It’s upsetting to have your organization’s assets stolen. Re-configuring public schools into carved-up smaller bites means not only instituting inefficiencies of scale but artificially imposing a system of scarcity and competition. Like the high-tech companies that aim to impose their culture of business on our schools, this market runs off human beings as its capital resource.

And this is what makes charter schools play so poorly with the neighbors they “co-locate”. These schools compete for the resources of the schools’ student population. They rank students in some snapshot-in-time fashion, for example by standardized test or, say, economic status (title-I eligible students represent their own market of higher–remunerated federal funds). And then they set out to compete with other schools by luring them into this artificially constricted enrollment-space.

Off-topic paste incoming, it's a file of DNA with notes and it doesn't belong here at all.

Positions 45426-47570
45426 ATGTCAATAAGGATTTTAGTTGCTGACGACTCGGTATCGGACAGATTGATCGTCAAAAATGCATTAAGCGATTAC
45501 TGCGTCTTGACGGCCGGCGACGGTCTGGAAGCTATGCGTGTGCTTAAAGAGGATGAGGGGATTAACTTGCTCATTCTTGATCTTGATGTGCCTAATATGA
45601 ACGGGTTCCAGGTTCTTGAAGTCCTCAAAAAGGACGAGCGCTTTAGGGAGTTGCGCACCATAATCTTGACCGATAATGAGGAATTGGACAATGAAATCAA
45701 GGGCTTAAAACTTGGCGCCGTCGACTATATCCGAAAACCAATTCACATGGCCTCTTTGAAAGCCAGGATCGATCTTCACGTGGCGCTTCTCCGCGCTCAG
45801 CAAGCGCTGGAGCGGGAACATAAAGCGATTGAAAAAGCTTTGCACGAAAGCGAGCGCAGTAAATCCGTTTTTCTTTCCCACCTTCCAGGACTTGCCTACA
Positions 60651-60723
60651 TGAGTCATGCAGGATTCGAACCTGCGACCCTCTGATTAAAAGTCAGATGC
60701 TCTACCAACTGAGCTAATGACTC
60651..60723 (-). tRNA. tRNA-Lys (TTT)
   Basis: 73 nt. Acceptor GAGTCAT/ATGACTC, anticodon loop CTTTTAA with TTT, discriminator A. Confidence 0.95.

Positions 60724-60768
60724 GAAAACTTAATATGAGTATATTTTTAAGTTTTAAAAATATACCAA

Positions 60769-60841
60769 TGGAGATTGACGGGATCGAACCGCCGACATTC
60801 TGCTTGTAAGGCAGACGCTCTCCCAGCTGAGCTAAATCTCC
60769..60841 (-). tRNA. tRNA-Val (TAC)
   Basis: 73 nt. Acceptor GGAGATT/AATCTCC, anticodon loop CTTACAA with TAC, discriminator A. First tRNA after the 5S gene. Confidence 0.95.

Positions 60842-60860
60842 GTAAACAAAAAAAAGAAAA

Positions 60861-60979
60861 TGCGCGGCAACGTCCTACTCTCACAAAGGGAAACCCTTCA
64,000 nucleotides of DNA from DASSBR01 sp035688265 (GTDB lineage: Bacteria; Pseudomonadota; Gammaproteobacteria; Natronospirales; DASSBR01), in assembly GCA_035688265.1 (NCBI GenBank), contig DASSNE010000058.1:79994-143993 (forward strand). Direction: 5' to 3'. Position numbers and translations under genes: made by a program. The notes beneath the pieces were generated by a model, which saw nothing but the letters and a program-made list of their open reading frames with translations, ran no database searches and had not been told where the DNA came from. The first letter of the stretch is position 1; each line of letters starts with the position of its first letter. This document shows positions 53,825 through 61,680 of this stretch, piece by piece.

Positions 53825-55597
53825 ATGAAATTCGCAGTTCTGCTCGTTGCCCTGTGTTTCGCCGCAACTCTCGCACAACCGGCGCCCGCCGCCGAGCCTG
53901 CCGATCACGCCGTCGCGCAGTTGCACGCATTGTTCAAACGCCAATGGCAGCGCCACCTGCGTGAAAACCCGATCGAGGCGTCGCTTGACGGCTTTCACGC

The same is true for teachers. As a resource, they are limited and available of course within their small school only. They represent an institutional “asset” that is competed for between schools. Schools aim to lure their pick of the most qualified within their limited sphere. And this sequesters that teacher from the rest of the community.

By constructing artificial boundaries, the assets within these boundaries cannot be shared. Teachers and students both are bought and sold like so much stock. The market of “educational Reform”, bears competition not only within but between separate schools.

Among other problems with this system, is that it constructs a universe of winners and losers. The losers are on several scales: on the level of your own child and on the level of your whole society. Not, perhaps, your child literally if you have opted out of the system altogether, into private schools. But certainly on the level of your whole society, presuming you consider yourself part of it. When a child is relegated to a community where the upper echelon of teachers have fled, they are constrained by sub-standard pedagogy. Concentrating the superior removes their influence from the rest and mires the remainder among ever-diminishing resources.